Don't sleep inl i g h t p o e t/Shutterstock Snoozing late on the weekend seems like an obvious way to catch up on your winks, but it may be throwing your body out of rhythm, which can make it more difficult to fall asleep at night. If you tack on any additional hours to your sleep schedule, go to bed earlier and wake up at the usual time. But sleep doctors warn against going to bed too early, as that may also mess up your natural circadian rhythms. Try to stick to your new schedule, so that your body's clock knows when to cue those warm, fuzzy feelings of sleepiness at night.
Reserve your bed for sleeping onlyRossHelen/Shutterstock Your bed is supposed to be your sanctuary to relax and shut down after a long day. Keep the bills, work laptop, or anything else stressful out of your bedroom. You don't want to associate your bed with stress or else you'll start to get anxious about sleeping. Swap your unhealthy habits for these 12 healthy ones each night.
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Leave your worries on paperTortoon/Shutterstock If you find yourself bombarded by worries at night, take a half hour before bed to record your concerns and jot down possible solutions. A clear mind is more likely to drift off than a mind muddled with stress. "Take some time in the evening to work through the day, make lists to do tomorrow and clear your mental desktop of the stuff that you still have to think about. Then go to bed," Michael A. Grandner, PhD, a member of the Center for Sleep and Circadian Neurobiology at the Perelman School of Medicine at the University of Pennsylvania tells HuffPost. Writing down your thoughts and planning out your day the night before won't only help you sleep better, it'll make you more productive the next day.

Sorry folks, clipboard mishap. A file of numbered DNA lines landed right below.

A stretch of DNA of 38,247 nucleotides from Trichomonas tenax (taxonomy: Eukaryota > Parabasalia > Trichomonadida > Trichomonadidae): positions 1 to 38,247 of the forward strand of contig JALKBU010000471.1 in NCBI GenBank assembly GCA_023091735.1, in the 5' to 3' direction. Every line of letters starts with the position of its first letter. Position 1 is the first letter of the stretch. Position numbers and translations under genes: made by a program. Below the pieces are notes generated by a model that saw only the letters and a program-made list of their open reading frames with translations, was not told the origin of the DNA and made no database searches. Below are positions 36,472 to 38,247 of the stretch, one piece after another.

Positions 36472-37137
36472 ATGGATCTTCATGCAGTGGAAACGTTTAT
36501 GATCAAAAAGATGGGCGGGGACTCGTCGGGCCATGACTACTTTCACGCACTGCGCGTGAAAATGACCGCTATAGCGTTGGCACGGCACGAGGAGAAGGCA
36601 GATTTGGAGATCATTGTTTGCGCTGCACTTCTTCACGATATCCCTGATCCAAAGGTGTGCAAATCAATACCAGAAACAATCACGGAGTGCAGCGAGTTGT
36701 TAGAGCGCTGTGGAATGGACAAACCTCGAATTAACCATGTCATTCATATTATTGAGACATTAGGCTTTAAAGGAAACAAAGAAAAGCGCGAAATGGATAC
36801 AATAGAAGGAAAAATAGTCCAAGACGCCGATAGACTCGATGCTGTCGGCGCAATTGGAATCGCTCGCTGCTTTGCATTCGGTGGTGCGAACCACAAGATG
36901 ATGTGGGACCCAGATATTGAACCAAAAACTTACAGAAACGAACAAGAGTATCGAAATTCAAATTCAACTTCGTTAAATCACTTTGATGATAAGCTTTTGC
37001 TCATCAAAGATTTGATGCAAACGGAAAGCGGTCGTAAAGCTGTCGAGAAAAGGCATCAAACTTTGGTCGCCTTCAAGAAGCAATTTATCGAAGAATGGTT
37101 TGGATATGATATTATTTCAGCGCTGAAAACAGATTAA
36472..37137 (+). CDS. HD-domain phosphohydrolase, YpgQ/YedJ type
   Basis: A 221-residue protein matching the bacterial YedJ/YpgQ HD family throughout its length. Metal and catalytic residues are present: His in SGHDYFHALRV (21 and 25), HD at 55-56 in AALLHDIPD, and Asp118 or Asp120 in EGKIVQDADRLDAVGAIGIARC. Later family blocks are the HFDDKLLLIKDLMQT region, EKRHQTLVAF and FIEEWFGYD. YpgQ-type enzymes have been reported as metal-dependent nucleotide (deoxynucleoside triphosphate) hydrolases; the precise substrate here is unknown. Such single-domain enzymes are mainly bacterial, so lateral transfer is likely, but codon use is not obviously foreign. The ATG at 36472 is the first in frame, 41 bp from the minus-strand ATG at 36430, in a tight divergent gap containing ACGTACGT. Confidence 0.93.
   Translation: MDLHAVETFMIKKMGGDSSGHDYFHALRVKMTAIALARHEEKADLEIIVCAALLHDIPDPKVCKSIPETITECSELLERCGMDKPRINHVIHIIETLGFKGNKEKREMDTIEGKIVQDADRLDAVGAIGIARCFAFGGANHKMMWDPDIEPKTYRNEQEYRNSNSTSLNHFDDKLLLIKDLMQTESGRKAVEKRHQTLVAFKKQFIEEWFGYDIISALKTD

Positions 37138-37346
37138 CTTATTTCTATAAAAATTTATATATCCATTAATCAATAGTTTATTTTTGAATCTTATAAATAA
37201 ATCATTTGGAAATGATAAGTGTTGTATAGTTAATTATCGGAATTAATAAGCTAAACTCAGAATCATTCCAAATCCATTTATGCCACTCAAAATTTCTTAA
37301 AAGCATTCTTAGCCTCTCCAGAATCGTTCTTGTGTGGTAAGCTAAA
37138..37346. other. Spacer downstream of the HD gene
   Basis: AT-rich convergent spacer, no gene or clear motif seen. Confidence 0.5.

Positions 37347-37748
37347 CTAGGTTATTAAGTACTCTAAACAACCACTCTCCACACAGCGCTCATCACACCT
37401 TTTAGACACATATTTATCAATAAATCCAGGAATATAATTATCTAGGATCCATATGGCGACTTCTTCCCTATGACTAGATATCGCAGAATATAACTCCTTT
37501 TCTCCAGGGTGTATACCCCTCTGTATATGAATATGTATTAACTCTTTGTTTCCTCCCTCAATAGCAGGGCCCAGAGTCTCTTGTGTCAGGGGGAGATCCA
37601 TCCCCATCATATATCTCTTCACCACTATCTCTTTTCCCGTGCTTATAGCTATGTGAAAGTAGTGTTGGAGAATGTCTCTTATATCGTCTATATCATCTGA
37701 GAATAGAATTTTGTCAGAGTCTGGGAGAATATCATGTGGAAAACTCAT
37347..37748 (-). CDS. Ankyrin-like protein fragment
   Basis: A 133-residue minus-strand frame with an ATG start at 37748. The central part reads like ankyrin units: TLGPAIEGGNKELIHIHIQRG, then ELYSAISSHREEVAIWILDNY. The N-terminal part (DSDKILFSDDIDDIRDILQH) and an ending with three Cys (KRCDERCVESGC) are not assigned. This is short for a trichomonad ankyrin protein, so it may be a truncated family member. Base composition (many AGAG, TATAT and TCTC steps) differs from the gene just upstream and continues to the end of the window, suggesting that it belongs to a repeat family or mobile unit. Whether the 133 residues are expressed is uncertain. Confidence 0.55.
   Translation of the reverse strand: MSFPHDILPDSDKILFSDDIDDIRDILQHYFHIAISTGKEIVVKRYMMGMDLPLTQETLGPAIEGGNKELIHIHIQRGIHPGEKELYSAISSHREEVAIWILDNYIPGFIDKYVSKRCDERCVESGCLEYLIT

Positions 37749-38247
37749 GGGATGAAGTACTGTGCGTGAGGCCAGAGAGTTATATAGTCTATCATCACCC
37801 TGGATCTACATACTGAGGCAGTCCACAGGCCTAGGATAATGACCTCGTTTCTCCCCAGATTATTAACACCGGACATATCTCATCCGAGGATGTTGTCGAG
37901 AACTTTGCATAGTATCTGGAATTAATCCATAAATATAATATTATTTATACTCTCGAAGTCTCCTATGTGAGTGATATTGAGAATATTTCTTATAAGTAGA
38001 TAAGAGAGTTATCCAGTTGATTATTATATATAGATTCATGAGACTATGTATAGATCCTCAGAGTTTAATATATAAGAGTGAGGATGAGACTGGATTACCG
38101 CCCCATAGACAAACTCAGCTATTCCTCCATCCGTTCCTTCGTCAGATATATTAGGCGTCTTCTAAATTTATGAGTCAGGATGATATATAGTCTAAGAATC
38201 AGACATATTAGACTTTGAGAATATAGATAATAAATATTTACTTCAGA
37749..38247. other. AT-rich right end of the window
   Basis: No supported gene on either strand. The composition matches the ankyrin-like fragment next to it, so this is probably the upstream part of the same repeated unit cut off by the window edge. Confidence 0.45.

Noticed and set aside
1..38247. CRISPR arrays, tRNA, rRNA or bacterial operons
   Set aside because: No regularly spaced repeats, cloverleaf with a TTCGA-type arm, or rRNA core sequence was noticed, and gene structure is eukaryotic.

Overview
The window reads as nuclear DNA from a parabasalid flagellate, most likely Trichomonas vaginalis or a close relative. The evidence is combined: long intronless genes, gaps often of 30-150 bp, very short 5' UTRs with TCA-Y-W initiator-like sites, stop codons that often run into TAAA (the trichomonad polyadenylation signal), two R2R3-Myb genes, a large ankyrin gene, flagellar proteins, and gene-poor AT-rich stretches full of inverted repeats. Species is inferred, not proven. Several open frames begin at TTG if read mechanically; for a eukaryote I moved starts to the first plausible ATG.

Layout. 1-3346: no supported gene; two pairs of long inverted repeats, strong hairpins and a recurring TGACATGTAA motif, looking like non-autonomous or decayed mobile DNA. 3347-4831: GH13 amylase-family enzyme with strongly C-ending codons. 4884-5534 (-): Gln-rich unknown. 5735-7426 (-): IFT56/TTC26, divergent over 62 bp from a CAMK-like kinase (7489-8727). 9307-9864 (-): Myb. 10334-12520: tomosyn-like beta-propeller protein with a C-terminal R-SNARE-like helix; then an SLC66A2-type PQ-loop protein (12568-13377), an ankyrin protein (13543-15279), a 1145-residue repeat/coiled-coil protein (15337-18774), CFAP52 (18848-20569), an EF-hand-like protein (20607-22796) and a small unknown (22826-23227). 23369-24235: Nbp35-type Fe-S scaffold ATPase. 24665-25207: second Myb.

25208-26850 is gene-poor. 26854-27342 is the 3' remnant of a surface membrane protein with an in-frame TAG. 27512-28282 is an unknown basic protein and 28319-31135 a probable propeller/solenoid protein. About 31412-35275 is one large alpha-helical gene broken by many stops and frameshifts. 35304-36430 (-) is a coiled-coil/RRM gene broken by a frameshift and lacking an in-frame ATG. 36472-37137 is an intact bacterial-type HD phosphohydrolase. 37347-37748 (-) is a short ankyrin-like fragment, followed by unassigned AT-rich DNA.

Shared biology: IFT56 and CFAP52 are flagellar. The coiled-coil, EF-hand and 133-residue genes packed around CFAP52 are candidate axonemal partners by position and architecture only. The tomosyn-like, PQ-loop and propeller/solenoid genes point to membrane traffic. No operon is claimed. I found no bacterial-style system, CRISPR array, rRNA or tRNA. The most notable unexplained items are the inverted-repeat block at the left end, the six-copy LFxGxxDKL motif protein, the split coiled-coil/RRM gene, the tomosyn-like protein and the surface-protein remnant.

Get out of bed to do a relaxing activityDudarev Mikhail/Shutterstock If you can't sleep after 30 minutes, get out of bed and go to another dark, quiet room to engage in a relaxing activity for 15 to 20 minutes such as reading or listening to soothing music. This quick fix is what some sleep experts refer to as "sleep stimulus." Lying in bed wide awake only gets you annoyed over your failed attempts to fall back asleep, which leads to an increase in stress hormones, heart rate, and general anxiety—the recipe for a sleepless night. By switching up your environment, you quell that "sleep pressure," so you can fall back asleep faster. Make these eight little changes in your routine to sleep better in just one day.
Dim the lightsArtist1704/Shutterstock A brightly lit room isn't going to put you in the mood for bed. The National Sleep Foundation recommends dimming your lights at least an hour before bed. A darkened room tells your brain it's time to go into sleep mode soon. Better yet, replace your window treatments with room darkening shades or curtains to shut out any outside light, such as streetlights, all night long or wear an eye mask to bed. Good sleepers swear by these six tricks for a good night's sleep.
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